With the official slogan of “Passion.Connected.” and a home country known for being one of the biggest producers of technology products in the world, fans, sportscasters and athletes alike are gearing up for what promises to be the most technologically advanced Olympic Games in history.
The 23rd Olympic Winter Games, which kick off on February 9th in Pyeongchang, South Korea, will seek to utilize some of the technologies that have arrived since the last Olympic Games, while showcasing a few for the first time ever.
Here are five tech innovations to keep an eye out for at the upcoming 2018 Winter Olympics.
1. Experience the sensations via mobile connectivity
For South Korea, hosting the Winter Olympic Games is an opportunity to showcase itself as one of the most technologically advanced nations in the world. To that end, the government has arranged to roll out the world’s first 5G network right in Olympic Park.
“5G technology is very fast, 20 times faster than what currently exists,” Oh Sang-Jin, Director General of the South Korean Technology Bureau, told Euronews.
“The images are very sharp. For example, the bobsleigh athletes move down the track very fast and with 5G, the public is able to share their experience, the sound, the feelings through video.”
2. Be guided to your seat with an AR-enabled mobile app
This high-speed connection also provides the opportunity to showcase some of the latest in augmented reality directly within the Games’ official app.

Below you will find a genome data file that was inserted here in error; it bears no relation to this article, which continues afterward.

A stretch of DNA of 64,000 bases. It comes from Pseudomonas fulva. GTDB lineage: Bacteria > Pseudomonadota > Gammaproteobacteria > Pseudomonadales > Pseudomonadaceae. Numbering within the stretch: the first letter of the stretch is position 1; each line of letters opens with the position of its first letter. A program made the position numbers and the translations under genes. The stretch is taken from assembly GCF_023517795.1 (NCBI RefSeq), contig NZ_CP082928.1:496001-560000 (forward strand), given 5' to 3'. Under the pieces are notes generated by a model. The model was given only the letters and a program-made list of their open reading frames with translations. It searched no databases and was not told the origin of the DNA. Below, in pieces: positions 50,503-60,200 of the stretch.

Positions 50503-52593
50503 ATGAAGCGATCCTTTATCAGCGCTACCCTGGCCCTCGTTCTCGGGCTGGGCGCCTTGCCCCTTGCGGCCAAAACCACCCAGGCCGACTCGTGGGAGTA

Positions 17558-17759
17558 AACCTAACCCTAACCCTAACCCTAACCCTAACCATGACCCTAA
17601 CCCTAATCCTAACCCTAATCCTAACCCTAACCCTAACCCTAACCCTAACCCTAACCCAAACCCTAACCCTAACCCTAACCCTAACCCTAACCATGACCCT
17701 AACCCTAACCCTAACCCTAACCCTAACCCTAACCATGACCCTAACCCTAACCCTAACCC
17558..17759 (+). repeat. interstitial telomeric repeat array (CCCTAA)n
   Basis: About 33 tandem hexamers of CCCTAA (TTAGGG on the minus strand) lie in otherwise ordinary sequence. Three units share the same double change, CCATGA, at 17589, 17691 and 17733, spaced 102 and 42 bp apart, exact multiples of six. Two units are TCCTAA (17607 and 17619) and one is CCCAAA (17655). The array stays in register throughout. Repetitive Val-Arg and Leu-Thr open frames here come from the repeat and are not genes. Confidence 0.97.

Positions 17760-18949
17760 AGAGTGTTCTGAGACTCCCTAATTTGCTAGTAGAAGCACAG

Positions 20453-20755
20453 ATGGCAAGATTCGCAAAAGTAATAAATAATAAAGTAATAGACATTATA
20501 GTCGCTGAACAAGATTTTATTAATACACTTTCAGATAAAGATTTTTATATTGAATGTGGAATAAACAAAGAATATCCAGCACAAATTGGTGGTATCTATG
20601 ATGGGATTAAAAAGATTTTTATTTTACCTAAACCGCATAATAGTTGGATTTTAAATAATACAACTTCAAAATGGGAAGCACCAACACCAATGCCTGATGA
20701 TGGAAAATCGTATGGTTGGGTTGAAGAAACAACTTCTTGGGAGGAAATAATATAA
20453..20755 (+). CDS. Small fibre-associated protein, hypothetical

Users on the ground during the Olympics will be guided, both indoor and outdoor, via an augmented reality path using their smartphone cameras. Not only can this augmented reality application help direct fans from venue to venue, but it can also direct them to their exact seat.
3. More real-time athlete data available to viewers
With the arrival of wearable technologies, viewers can expect unprecedented insights into how their athletes are performing on a much deeper level. While each sport’s oversight body will have to determine the degree to which this technology is used, Eurosports’ CEO Peter Hutton revealed some clues to Reuters last year about what might be possible.
“We’ve seen tests of patches which show not only heart rate and positioning of athletes, but can also show how tired an athlete is, or how much power they are using,” he said.
“These patches feed data direct to viewers, or to commentators which can make sport more understandable… more dramatic.”
4. “Ghost” competitors
Perhaps the most compelling new technology broadcasters are racing to have in place for the Olympics are digital graphics of leading athletes’ performances to overlay alongside the current competitor.
For example, viewers may be able to watch an individual skier race alongside a digital graphic of the competition’s current leader. Known as a “ghost skier,” Hutton says broadcasters will be looking to have this technology ready in time for the games as well.
“It instantly puts the performance in context,” he said, adding that participation would have to be voluntary.
5. Virtual reality broadcasting
In early January, Intel announced a strategic partnership with the Olympic Broadcast Services to capture 30 Olympic events in virtual reality, both live and on-demand. While VR content did debut in Rio in 2016, it was only used for the opening ceremonies, 24 hours after they had already aired.
This year, however, Intel is stressing that VR headset users will be able to access three to six camera locations per event in real time, as well as on-demand highlights, real-time stats and leaderboards, and exclusive behind-the-scenes content.
You can also expect Intel to utilize drone technology for both displaying and recording VR entertainment.
“Drones are excellent for light shows, filming at different angles and moving something light from point A to point B,” Intel’s Chief Strategy Officer, Aicha Evans, told CNN Tech.